July 2020 Book Wrap Up!

After a short, shaky start, I’ve had a wonderful and summery reading month with not one, not two, but three 5 star reads! That was such a relief. It’s still a bit hard for me to become absorbed in a new book- to check out from daily life for an hour at a time or more- and to find myself moved by the books I’m reading in a positive way is an hour well spent, in my opinion.

On that note, I hope you and yours are staying safe and well during what is the 5th month of quarantine in the U.S. This is tough for us all, and I hope you are making sure to take the time to practice a little self care. For me, it is usually reading, but I’m also making my peace with those moments in which I can’t bring myself to read. It’s okay to be in a funky head space, just do your best, and remember to take care of yourself first. Me? I’ve started having a 3pm Coffee or Tea Time. I find preparing a hot beverage (and yes, even on a hot day) provides me with a chance to be present in the moment, and to reflect on how the day has gone so far and what I want to do with the rest of it.

Now, on to the recap of my beloved July books!

By the Book: A Novel of Prose and Cons by Amanda Sellet

Rating: 2 out of 5.

As a devotee of classic novels, Mary Porter-Malcolm knows all about Mistakes That Have Been Made, especially by impressionable young women. So when a girl at her new high school nearly succumbs to the wiles of a notorious cad, Mary starts compiling the Scoundrel Survival Guide, a rundown of literary types to be avoided at all costs.

Unfortunately, Mary is better at dishing out advice than taking it—and the number one bad boy on her list is terribly debonair. As her best intentions go up in flames, Mary discovers life doesn’t follow the same rules as fiction. If she wants a happy ending IRL, she’ll have to write it herself.

Please see my review of By the Book HERE.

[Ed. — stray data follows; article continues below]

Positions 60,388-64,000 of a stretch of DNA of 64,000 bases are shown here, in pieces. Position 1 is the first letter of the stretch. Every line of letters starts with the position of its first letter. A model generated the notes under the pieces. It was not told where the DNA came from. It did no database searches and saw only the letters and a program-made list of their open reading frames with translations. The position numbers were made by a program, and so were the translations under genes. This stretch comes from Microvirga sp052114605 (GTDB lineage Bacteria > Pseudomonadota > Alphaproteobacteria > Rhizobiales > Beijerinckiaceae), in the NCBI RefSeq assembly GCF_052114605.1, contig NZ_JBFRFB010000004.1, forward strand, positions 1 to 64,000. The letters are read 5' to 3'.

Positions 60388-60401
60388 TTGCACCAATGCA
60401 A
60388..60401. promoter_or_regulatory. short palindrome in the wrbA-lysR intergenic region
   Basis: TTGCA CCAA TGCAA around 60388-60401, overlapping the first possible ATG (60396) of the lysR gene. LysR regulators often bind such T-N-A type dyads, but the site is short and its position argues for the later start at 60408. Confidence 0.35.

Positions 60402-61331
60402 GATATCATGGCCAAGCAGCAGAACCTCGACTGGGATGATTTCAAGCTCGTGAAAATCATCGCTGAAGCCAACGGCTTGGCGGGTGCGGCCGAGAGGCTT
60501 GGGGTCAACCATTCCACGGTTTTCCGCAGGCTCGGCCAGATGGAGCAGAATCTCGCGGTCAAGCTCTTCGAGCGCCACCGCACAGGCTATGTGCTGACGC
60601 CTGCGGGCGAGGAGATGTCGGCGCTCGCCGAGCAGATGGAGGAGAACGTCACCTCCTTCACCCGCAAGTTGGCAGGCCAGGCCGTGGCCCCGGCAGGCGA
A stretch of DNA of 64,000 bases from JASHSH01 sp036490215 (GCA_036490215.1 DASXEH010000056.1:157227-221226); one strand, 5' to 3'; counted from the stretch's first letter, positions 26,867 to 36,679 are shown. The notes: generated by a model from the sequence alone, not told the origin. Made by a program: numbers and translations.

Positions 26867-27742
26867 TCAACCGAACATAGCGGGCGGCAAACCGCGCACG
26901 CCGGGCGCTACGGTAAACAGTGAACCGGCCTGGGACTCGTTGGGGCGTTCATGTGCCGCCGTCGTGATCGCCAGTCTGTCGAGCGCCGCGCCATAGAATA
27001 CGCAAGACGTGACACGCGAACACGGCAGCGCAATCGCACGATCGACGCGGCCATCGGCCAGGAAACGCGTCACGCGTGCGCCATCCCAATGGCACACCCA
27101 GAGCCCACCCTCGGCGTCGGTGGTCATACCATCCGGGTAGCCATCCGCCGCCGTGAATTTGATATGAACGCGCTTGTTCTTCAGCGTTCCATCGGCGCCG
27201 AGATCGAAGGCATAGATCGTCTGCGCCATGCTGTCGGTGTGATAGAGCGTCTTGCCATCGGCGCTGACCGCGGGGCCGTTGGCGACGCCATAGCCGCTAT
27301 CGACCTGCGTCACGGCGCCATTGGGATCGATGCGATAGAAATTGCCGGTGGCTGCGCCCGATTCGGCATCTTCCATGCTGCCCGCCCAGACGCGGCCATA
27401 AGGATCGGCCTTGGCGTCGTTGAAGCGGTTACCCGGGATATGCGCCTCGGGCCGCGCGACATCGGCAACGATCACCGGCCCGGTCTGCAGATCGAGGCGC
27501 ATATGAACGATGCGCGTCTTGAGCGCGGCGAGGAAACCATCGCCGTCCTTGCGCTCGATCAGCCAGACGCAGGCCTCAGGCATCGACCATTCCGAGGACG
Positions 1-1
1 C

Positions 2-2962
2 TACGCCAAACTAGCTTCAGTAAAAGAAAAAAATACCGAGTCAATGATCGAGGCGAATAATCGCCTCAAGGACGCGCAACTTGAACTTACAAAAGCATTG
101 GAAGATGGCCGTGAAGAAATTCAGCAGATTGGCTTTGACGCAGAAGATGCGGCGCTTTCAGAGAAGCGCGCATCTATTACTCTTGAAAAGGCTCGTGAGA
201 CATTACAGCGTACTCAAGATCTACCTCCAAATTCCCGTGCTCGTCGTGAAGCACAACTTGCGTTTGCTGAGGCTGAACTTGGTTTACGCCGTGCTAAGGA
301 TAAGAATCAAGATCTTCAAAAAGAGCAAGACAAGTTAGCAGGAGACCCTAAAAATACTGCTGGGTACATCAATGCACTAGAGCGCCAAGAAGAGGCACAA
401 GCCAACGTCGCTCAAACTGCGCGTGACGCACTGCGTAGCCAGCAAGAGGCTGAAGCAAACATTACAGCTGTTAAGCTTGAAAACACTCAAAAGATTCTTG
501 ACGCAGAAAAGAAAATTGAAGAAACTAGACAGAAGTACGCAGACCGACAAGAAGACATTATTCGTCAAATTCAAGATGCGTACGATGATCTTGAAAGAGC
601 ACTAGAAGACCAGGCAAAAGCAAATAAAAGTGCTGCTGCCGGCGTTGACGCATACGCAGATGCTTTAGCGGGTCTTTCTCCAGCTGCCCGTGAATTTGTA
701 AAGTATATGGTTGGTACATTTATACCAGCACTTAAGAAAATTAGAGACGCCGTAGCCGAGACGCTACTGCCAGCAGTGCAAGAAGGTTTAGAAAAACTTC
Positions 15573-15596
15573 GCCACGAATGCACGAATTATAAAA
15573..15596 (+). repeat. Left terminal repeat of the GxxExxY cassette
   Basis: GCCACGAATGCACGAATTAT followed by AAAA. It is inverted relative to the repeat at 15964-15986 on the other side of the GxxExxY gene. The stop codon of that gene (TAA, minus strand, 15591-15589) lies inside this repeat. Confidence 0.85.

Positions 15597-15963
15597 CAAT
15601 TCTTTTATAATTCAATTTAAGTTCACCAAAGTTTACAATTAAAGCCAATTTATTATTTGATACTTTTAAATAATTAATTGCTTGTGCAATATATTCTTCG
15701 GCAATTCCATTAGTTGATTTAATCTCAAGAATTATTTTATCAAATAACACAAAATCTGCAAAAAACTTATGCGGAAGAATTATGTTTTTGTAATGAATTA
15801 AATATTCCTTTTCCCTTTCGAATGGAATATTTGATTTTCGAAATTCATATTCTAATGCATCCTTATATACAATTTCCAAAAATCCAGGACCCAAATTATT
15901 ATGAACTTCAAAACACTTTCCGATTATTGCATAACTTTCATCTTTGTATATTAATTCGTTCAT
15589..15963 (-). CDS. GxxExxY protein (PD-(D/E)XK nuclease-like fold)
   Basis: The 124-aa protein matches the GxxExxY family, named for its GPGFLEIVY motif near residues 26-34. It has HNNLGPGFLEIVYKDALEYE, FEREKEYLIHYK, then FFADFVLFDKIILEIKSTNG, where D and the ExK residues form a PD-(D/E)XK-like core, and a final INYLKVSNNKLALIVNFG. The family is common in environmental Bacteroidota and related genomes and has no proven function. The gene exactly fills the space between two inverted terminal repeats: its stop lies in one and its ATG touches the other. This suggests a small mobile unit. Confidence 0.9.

In a nutshell, it wasn’t my favorite. Moving on!

Witchy by Ariel Slamet Ries

Rating: 4 out of 5.

In the witch kingdom Hyalin, the strength of your magic is determined by the length of your hair. Those that are strong enough are conscripted by the Witch Guard, who enforce the law in peacetime and protect the land during war. However, those with hair judged too long are pronounced enemies of the kingdom, and annihilated. This is called a witch burning.

Witchy is a comic about the young witch Nyneve, who is haunted by the death of her father and the threat the Witch Guard poses to her own life. When conscription rolls around, Nyneve has a choice to make; join the institution complicit in her father’s death, or stand up for her ideals?

Witchy was a bonus book included in the June Owlcrate book box, and I finally picked it up in July. Boy, has it caught my attention! Full review here.

Clap When You Land by Elizabeth Acevedo

Rating: 5 out of 5.

In a novel-in-verse that brims with grief and love, National Book Award-winning and New York Times bestselling author Elizabeth Acevedo writes about the devastation of loss, the difficulty of forgiveness, and the bittersweet bonds that shape our lives.

Camino Rios lives for the summers when her father visits her in the Dominican Republic. But this time, on the day when his plane is supposed to land, Camino arrives at the airport to see crowds of crying people…

In New York City, Yahaira Rios is called to the principal’s office, where her mother is waiting to tell her that her father, her hero, has died in a plane crash.

Separated by distance—and Papi’s secrets—the two girls are forced to face a new reality in which their father is dead and their lives are forever altered.

And then, when it seems like they’ve lost everything of their father, they learn of each other.

Elizabeth Acevedo is becoming an auto-buy author for me. Every time I read a new book of hers I am absolutely blown away! If you are familiar with my rating system, you know that if a book is already pretty great but then makes me outwardly emote (i.e. laugh out loud in delight, cry from heartbreak or happiness, makes me clutch my racing heart in fear) then it gets a full 5 stars. If I love a book, but it doesn’t give me that need to outwardly express my emotions based on events occurring on an innocent and otherwise unassuming sheet of paper, then it’s typically a 4. Is that logical? Not really, but so it is for me. And this book?